The latest NBC-Wall Street Journal poll -- released Sunday -- has President Obama and Mitt Romney tied at 47 percent among likely voters, an improvement for the former Massachusetts governor from three weeks ago.
That the national head-to-head is tied, however, isn't huge news, as plenty of recent data has shown a Romney bump beginning around the first presidential debate that has transformed the race into a dead heat -- at least nationally.
Inside the NBC-WSJ poll, however, there are all sorts of fascinating findings about the electorate and what people think of the choice before them in 15 days time. We broke out 8 of the data points we were most struck by below. You can peruse the entire poll yourself here. (And stay tuned for a look at what the NBC-WSJ poll tells us about Romney's alleged woman problem later today in this space.)
1. Elections have consequence: Fifty-five percent of those sampled said that who won the election on Nov. 6 would make a "great deal of difference" in the lives of their families, while just 9 percent said the outcome would make "very little" difference. The "great deal" number is higher than at this time in 2004 (45 percent said who won would make a major difference) and dwarfs those who said the same in 1996 (21 percent). The message in the numbers is simple: people are under no illusion that Obama and Romney offer vastly different approaches to the next four years and believe that the choice that is made will have major consequences in their lives.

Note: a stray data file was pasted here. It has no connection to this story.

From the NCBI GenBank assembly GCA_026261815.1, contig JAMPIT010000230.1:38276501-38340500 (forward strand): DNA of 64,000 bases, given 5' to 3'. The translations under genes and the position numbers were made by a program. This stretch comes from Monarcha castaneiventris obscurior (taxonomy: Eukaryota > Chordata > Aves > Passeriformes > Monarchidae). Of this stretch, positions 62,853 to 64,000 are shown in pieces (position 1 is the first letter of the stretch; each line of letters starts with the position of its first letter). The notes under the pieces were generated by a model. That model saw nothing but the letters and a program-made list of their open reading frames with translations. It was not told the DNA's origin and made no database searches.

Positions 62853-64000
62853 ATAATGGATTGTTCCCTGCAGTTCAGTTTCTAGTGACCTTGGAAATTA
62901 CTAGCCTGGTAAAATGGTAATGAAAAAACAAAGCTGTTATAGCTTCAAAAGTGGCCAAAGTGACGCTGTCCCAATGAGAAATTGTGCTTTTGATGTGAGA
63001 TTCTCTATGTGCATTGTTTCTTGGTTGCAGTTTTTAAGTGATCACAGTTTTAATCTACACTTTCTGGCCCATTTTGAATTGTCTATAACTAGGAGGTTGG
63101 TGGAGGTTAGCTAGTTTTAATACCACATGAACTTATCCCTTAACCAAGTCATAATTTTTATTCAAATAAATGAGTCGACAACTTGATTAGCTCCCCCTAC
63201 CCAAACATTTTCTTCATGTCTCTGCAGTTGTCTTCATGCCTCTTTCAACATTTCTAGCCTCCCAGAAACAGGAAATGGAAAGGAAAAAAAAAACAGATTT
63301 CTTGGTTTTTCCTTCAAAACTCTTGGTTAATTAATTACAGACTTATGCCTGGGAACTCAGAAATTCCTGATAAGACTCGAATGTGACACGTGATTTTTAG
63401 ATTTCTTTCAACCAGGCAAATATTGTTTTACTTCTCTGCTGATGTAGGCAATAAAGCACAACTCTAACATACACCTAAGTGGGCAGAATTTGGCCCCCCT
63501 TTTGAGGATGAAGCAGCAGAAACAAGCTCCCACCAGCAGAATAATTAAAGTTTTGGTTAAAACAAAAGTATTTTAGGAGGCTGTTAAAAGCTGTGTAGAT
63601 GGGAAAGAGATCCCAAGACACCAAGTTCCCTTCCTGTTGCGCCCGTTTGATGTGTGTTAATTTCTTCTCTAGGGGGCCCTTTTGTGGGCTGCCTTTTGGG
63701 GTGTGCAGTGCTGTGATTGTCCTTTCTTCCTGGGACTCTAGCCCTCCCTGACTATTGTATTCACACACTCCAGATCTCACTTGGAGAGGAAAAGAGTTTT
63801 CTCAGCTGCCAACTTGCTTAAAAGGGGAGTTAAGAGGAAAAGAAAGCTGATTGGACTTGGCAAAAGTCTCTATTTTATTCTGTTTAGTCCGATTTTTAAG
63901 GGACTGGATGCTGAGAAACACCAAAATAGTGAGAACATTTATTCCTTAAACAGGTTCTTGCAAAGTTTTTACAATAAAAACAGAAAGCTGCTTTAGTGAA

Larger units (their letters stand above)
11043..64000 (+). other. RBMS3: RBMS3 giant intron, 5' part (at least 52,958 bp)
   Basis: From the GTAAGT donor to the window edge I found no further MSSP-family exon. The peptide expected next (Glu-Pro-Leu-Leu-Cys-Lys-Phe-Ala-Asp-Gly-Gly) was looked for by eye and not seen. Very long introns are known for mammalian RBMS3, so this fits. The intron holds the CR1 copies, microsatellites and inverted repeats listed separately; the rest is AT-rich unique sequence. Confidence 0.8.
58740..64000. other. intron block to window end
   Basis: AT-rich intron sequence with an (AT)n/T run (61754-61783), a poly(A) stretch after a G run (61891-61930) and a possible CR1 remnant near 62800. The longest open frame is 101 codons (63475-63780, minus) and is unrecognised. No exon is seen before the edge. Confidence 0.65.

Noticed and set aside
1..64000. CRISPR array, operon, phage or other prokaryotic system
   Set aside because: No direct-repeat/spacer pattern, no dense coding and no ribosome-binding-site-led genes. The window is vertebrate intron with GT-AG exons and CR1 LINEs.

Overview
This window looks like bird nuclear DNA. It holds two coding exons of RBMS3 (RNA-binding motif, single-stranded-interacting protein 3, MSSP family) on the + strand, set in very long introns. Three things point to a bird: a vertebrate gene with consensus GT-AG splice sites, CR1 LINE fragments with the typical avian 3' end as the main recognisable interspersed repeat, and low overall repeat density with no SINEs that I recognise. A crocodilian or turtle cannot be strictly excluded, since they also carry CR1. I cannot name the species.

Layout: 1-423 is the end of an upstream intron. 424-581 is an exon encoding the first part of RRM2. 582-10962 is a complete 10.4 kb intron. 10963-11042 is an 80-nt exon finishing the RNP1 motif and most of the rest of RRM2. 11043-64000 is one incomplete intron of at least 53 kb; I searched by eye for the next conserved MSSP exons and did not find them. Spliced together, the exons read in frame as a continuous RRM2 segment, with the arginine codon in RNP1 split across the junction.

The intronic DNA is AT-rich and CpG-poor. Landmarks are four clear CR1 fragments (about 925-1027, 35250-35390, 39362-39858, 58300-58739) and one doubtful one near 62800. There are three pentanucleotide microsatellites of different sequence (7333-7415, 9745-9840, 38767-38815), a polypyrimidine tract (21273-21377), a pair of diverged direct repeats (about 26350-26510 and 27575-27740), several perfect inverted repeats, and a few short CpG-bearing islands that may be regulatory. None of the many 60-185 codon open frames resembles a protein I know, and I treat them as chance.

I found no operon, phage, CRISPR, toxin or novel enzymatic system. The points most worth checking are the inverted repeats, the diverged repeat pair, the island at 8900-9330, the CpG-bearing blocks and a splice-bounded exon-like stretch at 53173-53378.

2. No wave building: After three straight wave elections -- 2006, 2008 and 2010 -- there appears to be little chance of a major upheaval in the House this time around. Forty-four percent said their Member deserved to be re-elected while 41 percent said it was time to give someone else a chance. That's the first time the "re-elect my member" number has been higher than the "someone else" number in NBC-WSJ polling since October 2004.
3. Polarization, thy name is 2012: Remember those quaint times when people -- even some partisans! -- seemed to think that divided government might be the best possible approach? Not anymore. Asked their preferred outcome of the 2012 election, 44 percent said they wanted a Democratic president and Democratic-controlled Congress while 41 percent said they wanted a Republican president and GOP Congress. A minuscule 8 percent said they wanted Romney as president and a Democratic-led Congress (3 percent) or a second Obama term with a Republican-led Congress (5 percent).
4. The Romney uncertainty gap: We wrote in our Monday newspaper column that Romney still faces doubts among a fair number of voters about whether he can do the job -- particularly as it relates to foreign affairs. In the NBC-WSJ poll, one in five voters (21 percent) described themselves as "uncertain and wondering" about whether Romney would do a good job as president -- eight points higher than said the same about Obama. That gap is actually smaller than the one the last two challengers to sitting presidents faced; both John Kerry in 2004 and Bob Dole in 1996 had an 11-point higher uncertainty number than the incumbent they were trying to unseat. Both lost.